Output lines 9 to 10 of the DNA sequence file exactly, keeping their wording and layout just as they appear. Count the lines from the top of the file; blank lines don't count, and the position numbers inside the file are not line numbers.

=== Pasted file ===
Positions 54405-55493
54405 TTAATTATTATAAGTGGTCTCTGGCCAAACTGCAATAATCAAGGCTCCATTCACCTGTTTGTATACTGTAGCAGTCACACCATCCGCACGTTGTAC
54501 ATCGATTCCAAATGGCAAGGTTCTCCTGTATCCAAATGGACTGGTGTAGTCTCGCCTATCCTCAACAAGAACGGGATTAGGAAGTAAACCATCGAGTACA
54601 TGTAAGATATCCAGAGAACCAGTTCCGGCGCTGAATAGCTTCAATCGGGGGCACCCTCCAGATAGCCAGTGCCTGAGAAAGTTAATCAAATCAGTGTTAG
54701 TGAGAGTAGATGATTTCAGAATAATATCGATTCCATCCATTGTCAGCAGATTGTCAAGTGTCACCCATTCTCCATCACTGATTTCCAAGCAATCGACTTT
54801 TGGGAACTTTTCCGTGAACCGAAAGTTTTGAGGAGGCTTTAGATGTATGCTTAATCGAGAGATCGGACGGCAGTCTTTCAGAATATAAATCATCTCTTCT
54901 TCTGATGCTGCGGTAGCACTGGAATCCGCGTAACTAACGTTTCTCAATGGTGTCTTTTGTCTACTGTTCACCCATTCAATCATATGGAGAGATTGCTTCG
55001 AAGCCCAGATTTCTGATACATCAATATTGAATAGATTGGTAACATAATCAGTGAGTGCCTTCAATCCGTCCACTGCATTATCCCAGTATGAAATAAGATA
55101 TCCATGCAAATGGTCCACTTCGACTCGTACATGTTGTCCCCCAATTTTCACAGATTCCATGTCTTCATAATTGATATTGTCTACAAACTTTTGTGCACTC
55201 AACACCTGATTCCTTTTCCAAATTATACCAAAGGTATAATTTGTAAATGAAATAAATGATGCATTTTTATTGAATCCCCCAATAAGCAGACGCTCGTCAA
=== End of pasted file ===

55101 TCCATGCAAATGGTCCACTTCGACTCGTACATGTTGTCCCCCAATTTTCACAGATTCCATGTCTTCATAATTGATATTGTCTACAAACTTTTGTGCACTC
55201 AACACCTGATTCCTTTTCCAAATTATACCAAAGGTATAATTTGTAAATGAAATAAATGATGCATTTTTATTGAATCCCCCAATAAGCAGACGCTCGTCAA